Saturday, October 21

It's a whirlwind today, starting with the future, which, in 1933 Los Angeles, means strip malls. It's hard to believe that there's so little parking out front. This will soon change, but once upon a time there was functional mass-transit in LA. El Segundo is part of sprawling Los Angeles county, and it's where Northrop was building planes in the early 30's. Things might have continued there, but single-engine passenger planes would soon be prohibited from night or mountain flight, and the Delta line was discontinued. Back East the focus trends toward the past, as this Society photo attests. What a bunch of sour-pusses! All except for the black sheep of the Westcott clan, grinning like idiots in the back row. The Great White North looks a lot like the White Mid-West. WWI veterans ...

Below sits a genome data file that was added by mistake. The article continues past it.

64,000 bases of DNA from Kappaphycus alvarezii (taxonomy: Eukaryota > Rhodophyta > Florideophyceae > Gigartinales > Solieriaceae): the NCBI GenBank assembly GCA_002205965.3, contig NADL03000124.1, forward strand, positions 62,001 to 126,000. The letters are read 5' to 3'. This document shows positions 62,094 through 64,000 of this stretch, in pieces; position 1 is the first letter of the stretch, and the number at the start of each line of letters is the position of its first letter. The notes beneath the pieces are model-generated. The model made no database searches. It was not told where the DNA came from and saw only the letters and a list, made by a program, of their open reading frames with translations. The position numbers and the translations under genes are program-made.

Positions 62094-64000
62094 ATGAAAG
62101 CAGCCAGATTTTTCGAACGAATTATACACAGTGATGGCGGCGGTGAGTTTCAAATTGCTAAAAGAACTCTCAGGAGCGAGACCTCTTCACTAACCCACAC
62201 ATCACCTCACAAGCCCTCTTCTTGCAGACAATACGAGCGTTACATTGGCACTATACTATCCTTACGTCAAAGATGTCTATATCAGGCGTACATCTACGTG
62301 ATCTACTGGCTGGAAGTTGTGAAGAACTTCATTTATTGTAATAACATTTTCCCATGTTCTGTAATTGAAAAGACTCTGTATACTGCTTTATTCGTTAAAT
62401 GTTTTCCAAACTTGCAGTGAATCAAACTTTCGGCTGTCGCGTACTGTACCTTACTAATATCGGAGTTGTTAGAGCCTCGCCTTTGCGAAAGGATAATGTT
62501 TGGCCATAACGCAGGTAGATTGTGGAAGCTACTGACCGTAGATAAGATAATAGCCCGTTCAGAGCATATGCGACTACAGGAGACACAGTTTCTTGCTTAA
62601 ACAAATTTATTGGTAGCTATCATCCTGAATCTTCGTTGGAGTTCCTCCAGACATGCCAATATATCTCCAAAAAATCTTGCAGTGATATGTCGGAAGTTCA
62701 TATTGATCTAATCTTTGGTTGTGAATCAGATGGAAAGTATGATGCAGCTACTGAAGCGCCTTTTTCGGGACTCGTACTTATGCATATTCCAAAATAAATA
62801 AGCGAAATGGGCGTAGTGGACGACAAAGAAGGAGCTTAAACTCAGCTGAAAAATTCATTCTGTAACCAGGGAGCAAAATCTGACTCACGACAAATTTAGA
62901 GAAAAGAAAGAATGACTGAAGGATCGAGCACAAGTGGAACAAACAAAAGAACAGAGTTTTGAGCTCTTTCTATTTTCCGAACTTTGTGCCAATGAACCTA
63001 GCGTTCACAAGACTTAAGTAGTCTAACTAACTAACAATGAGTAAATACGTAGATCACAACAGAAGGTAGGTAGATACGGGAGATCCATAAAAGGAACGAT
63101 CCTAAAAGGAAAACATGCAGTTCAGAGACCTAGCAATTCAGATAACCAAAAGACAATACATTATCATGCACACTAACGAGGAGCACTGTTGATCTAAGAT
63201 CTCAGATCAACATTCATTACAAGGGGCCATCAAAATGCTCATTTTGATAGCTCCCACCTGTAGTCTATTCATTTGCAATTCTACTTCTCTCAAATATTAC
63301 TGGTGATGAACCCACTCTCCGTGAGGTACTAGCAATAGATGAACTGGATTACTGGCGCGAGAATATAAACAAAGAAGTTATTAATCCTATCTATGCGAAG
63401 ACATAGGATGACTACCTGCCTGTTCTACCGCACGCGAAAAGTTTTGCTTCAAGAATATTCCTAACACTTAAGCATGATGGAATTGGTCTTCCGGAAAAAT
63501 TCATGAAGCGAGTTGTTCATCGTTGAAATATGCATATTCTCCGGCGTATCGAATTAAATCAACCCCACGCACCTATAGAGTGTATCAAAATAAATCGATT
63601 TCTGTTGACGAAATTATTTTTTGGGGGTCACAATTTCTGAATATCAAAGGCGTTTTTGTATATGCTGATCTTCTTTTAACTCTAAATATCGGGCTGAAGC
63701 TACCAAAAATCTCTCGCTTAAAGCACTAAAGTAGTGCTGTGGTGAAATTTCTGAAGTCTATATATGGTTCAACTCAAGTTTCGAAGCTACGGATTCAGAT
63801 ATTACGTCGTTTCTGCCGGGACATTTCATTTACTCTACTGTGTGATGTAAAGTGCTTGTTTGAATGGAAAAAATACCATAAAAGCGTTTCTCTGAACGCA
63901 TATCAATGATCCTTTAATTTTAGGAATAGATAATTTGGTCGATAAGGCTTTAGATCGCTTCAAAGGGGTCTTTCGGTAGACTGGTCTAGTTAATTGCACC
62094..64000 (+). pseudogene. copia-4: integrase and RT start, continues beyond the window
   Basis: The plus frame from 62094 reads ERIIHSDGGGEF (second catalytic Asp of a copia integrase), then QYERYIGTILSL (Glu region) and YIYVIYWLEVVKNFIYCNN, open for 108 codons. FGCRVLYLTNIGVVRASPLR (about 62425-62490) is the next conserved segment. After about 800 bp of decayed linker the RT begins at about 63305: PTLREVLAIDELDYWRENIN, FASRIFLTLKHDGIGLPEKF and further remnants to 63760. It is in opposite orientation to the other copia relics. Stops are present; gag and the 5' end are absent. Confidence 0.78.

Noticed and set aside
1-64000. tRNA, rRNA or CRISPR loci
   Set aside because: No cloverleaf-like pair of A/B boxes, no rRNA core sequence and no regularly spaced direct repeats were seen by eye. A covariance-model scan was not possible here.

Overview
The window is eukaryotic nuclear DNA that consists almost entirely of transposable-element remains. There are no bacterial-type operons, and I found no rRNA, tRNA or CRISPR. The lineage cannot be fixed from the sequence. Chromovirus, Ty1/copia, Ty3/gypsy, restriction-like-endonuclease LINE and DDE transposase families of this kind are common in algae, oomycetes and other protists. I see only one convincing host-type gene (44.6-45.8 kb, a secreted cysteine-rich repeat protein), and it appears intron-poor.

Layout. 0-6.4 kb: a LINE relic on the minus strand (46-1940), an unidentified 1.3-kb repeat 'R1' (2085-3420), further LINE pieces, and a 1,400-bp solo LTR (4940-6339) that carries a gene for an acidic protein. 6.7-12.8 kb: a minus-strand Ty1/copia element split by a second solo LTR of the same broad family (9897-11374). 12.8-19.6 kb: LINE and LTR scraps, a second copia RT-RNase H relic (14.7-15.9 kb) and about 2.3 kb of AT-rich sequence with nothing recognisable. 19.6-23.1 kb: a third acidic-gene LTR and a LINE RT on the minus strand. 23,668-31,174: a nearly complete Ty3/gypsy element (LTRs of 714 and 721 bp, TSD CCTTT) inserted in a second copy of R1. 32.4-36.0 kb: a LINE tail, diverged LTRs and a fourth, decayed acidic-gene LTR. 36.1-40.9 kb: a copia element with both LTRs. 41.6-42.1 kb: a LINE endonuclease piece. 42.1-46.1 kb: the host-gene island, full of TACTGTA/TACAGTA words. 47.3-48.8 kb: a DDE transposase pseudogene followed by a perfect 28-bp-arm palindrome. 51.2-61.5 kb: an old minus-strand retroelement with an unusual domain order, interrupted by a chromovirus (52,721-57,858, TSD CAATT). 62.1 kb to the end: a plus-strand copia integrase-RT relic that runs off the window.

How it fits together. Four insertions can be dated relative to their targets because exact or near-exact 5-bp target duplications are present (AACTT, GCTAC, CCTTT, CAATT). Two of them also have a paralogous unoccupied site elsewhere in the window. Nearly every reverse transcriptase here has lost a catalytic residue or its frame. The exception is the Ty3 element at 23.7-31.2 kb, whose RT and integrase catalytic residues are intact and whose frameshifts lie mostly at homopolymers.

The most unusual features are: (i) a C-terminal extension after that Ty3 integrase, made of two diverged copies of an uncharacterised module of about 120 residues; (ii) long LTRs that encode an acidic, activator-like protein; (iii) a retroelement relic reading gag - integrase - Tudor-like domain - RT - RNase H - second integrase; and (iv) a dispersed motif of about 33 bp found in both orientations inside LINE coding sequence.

Friday, October 20

For some reason the Baron Munchausen fable has never really caught on in America. Probably because we have our own history of exaggerated legends like Paul Bunyan, Davy Crockett, and every religious grifter to pull into town with a tent. Munchausen is simply the way we roll here, and it's both impolite and unAmerican to point it out. So a guy like Maurice, one of the many bandits plying his trade in the Midwest in '33 gets inflated in a few years into Public Enemy #1. He was part of a daring robbery of an armory, where he and his gang obtained the weapons they needed to knock off a few banks. He was never captured, but that's probably because he and his girlfriend were murdered by a disgruntled co-worker and their remains well disposed of. The really big crime is years old by now, b...

Thursday, October 19